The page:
Kobayashi Masaki (小林正樹)

Masaki KOBAYASHI (February 14, 1916 - October 4, 1996) was a prominent film director with a lot of outstanding works including 'Ningen no joken' (The Human Condition), 'Seppuku' (Harakiri) and 'Kaidan' (Ghost Stories).

Career

He was born the son of a company worker in Otaru City, Hokkaido. Kinuyo TANAKA, a great actress, was his cousin. He majored in Oriental Arts at the Philosophy Department, Literature Faculty of Waseda University, and studied under Yaichi AIZU. He joined filming of "Kuwa no mi wa akai" (Mulberries Are Red, directed by Hiroshi SHIMIZU) for a month while in school, at the invitation of Kinuyo TANAKA. He graduated from the university in 1941.
His graduation thesis was 'Study of construction date of Muro-ji Temple.'

He joined the Assistant Director Department of Shochiku Ofuna Studios in the same year. Yoshitaro NOMURA joined in the same year. Although he asked Kinuyo TANAKA, his second cousin, to recommend him for the employment exam, she advised him that 'nobody can survive in the movie industry without talent,' and he kept hiding the fact that he was related to Tanaka. In the same year, he worked as an assistant director for "Akatsuki no gassho" (Dawn Chorus, directed by Hiroshi SHIMIZU) and "Kaze kaoru niwa" (Garden with Fresh Breeze, directed by Hideo OBA), and then he was called up for military service. He stood guard at the border with the Soviet Union in Manchuria. He wrote a scenario for "Sakimori" (Soldiers) between his military duties. In 1944, he moved to Miyako Island, where he was engaged in construction of an airfield. In 1945, he greeted the end of the war in Miyako-jima Island, but he was placed in Kadena Prisoner's Camp in the main island of Okinawa.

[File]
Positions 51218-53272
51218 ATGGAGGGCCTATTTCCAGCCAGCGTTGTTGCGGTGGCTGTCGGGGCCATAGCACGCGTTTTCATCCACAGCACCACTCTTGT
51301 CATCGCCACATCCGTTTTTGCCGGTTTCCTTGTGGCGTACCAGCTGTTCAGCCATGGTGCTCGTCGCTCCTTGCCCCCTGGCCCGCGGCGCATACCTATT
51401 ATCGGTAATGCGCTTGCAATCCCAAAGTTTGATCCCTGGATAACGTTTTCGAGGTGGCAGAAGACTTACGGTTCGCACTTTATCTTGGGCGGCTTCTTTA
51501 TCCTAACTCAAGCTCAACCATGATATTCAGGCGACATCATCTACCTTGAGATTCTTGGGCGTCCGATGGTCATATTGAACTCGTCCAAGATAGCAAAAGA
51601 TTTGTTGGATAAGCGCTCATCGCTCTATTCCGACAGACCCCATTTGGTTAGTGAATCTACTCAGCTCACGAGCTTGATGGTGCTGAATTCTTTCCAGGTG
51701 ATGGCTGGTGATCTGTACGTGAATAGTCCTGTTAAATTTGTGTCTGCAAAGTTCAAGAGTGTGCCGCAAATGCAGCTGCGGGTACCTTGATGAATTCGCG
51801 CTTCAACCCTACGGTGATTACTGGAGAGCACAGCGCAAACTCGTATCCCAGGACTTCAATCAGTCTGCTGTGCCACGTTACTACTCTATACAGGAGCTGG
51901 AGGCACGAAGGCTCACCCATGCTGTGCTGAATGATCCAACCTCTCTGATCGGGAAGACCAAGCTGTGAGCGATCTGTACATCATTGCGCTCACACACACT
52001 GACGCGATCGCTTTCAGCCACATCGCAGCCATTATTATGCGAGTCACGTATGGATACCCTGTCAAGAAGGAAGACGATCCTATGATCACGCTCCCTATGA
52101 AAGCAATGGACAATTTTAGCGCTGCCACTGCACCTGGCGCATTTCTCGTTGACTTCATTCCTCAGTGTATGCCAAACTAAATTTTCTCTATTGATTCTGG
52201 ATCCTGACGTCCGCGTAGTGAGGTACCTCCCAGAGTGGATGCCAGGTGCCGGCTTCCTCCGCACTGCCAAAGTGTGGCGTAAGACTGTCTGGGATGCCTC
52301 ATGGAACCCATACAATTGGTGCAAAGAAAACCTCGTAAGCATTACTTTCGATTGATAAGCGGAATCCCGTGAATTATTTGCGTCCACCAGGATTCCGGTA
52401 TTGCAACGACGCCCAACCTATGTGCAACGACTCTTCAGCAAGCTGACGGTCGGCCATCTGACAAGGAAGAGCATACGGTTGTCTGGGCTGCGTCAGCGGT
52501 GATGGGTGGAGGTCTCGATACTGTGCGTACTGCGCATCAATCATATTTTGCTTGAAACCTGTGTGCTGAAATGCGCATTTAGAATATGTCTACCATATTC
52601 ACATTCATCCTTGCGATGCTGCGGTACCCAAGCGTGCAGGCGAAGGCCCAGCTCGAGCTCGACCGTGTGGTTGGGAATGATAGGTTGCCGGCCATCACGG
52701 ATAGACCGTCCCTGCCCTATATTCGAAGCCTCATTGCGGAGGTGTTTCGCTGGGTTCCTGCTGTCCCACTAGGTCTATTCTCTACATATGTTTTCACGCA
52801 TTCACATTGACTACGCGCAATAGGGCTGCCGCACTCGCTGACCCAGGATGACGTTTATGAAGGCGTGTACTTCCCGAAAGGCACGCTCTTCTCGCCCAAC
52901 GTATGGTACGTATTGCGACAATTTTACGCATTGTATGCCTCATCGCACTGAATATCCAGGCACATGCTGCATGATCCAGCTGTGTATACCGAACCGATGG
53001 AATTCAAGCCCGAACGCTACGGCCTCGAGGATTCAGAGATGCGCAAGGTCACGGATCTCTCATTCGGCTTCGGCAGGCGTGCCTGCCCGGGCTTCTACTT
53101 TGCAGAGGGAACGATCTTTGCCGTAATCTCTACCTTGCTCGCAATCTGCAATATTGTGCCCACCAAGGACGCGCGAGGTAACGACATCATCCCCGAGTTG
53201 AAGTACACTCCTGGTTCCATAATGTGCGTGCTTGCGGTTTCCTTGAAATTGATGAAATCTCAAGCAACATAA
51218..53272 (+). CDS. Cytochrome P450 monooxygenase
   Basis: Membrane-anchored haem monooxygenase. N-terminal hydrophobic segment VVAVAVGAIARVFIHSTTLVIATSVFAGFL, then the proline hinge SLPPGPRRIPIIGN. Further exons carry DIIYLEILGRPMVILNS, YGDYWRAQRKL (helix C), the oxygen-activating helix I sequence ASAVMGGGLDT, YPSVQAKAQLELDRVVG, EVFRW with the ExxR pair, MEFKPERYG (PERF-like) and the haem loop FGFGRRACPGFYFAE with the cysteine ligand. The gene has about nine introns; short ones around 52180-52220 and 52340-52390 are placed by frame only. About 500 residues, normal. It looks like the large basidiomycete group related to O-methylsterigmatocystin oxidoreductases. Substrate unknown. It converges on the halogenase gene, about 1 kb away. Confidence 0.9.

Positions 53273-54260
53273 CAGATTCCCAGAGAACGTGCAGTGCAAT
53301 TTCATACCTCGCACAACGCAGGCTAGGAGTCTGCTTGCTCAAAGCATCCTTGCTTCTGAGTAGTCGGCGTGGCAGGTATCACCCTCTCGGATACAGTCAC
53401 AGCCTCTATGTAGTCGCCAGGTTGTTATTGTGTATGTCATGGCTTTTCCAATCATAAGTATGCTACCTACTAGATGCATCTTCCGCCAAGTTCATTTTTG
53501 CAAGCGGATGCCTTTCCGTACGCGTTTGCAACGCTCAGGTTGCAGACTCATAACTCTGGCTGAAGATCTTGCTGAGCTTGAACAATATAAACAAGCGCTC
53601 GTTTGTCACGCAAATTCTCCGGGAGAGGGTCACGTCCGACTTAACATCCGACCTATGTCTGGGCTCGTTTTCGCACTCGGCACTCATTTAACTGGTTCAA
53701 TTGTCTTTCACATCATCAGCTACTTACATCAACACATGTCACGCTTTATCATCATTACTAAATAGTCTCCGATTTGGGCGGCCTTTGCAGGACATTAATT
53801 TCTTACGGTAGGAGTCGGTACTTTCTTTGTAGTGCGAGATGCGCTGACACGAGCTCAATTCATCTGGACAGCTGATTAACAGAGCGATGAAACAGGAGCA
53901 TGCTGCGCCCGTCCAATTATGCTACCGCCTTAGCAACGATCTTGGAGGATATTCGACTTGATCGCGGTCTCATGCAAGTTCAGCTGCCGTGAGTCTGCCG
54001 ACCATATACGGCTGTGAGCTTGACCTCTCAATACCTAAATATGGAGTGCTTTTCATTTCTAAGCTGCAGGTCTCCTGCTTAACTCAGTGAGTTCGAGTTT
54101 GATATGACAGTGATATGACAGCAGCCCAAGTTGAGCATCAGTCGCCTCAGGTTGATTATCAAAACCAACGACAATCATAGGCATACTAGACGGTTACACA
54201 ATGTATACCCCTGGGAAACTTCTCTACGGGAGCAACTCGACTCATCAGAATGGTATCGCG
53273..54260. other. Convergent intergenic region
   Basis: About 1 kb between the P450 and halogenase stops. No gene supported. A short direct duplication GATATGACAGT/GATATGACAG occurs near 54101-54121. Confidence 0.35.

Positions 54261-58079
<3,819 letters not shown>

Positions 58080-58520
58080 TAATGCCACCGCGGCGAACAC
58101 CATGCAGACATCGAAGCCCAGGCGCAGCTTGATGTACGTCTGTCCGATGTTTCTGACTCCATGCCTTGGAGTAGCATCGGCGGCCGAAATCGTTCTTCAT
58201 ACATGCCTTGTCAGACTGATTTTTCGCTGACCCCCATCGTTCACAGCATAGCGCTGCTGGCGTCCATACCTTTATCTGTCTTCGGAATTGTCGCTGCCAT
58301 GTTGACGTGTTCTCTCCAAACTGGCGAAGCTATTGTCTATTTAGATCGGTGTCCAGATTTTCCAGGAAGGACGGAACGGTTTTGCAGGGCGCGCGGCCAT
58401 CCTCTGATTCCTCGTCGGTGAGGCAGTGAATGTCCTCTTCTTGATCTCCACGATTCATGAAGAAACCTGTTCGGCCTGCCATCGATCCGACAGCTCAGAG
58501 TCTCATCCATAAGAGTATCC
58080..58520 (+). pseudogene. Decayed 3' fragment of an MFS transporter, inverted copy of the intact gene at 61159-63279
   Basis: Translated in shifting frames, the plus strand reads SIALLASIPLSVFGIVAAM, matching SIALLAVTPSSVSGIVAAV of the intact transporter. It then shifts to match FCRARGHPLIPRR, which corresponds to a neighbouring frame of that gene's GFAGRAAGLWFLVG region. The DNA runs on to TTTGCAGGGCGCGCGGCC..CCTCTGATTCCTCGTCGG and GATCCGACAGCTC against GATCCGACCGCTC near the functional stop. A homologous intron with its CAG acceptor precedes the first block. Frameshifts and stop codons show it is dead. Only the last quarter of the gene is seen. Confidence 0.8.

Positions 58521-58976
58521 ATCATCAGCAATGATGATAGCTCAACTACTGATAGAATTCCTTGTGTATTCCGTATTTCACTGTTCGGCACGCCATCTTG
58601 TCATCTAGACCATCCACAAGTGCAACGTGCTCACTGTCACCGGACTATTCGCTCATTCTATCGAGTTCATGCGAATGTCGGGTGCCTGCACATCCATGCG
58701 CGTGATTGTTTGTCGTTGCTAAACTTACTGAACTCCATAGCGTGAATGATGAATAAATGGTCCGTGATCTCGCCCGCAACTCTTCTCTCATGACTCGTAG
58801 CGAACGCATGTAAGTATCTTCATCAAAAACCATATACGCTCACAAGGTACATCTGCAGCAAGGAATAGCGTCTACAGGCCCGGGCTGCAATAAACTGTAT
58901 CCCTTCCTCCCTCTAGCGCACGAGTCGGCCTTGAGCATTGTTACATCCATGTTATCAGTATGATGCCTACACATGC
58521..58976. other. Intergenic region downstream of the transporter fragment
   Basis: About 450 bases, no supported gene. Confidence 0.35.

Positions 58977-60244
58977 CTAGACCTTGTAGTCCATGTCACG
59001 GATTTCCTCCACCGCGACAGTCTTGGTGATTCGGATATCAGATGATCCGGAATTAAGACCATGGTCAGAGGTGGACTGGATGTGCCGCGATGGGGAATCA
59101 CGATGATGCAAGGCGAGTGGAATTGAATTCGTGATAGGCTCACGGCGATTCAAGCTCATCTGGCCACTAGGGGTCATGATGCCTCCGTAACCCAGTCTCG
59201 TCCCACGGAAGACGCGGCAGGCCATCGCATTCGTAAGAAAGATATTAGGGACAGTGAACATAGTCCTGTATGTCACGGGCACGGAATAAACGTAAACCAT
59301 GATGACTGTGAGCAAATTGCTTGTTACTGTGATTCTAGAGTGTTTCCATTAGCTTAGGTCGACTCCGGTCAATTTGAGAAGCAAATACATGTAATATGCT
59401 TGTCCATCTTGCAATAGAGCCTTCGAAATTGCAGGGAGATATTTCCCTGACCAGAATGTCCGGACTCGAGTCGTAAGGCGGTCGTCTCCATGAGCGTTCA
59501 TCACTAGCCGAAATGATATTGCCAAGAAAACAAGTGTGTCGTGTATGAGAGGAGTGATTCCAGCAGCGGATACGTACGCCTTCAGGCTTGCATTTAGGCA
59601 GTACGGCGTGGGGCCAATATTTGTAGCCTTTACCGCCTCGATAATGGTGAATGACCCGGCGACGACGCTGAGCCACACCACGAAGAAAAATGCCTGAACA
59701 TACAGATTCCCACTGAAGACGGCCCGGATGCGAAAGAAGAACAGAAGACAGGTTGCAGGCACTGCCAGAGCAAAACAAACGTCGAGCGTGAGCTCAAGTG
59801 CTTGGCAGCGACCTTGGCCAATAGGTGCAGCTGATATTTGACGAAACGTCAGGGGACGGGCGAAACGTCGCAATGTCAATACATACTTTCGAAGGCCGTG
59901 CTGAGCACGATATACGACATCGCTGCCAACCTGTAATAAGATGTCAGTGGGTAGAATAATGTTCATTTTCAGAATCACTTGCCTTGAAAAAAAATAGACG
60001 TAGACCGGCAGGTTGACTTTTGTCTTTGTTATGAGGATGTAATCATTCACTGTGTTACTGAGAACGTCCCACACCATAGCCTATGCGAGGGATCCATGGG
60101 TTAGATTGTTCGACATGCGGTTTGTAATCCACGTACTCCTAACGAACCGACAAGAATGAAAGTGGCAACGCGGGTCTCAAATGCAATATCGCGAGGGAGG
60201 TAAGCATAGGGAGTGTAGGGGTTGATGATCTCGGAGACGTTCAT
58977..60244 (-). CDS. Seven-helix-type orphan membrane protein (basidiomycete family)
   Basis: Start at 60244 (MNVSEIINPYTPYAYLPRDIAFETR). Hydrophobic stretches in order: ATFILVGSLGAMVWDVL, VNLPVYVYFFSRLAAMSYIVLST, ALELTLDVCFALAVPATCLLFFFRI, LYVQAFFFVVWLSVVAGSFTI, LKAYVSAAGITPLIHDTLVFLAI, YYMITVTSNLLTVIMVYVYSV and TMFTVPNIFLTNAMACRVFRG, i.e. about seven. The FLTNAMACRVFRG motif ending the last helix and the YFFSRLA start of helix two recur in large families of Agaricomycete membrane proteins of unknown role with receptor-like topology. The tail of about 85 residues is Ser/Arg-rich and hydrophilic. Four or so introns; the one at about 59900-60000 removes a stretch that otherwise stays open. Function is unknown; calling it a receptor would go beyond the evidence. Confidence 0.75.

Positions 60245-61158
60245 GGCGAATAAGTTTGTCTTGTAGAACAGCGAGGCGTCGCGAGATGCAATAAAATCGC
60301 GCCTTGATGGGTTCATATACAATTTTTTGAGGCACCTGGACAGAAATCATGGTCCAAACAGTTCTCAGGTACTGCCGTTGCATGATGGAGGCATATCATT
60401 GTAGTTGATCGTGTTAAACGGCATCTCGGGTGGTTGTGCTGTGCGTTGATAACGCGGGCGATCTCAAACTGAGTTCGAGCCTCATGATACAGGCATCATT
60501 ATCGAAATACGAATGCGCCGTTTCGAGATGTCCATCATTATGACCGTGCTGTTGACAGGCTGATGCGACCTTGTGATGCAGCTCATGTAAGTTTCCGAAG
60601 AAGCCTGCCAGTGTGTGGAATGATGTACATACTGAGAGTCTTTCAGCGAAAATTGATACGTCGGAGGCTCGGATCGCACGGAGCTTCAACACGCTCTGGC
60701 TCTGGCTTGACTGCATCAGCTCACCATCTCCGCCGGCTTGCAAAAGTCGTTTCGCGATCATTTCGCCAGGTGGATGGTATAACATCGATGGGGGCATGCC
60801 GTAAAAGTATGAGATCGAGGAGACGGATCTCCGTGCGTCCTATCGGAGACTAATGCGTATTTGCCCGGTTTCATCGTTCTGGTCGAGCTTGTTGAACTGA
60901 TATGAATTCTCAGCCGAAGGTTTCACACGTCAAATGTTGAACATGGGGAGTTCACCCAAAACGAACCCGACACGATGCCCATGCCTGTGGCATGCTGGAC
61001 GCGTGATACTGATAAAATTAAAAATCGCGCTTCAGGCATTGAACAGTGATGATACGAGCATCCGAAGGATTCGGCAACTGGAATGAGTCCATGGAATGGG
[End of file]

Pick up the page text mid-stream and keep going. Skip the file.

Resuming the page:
In 1946, he was demobilized and went back to Shochiku Ofuna Studios, and in 1947 he worked as an assistant director for Keisuke KINOSHITA. He worked as the chief assistant for 11 films from 'Hakai' (Apostasy) in 1948 to 'Nihon no higeki' (A Japanese Tragedy), and he was called the best pupil of Kinoshita. In 1952, he directed a short film 'Musuko no seishun' (My Son's Youth), and he was officially promoted to a director with 'Magokoro' (Sincerity), the script of which Kinoshita wrote, in 1953. Although he directed 'Kabe atsuki heya' (The Thick-Walled Room), a film describing class B/C war criminals imprisoned for a crime they didn't commit, by Kobo ABE's script in the same year, it was held to be released out of consideration to the U.S. (it was released in 1956). Later, his films such as 'Anata kaimasu' (I'll Buy You), which revealed the inside stories of professional baseball, and 'Kuroi kawa' (Black River) in 1957, which described the degeneration of a city with a base, were valued.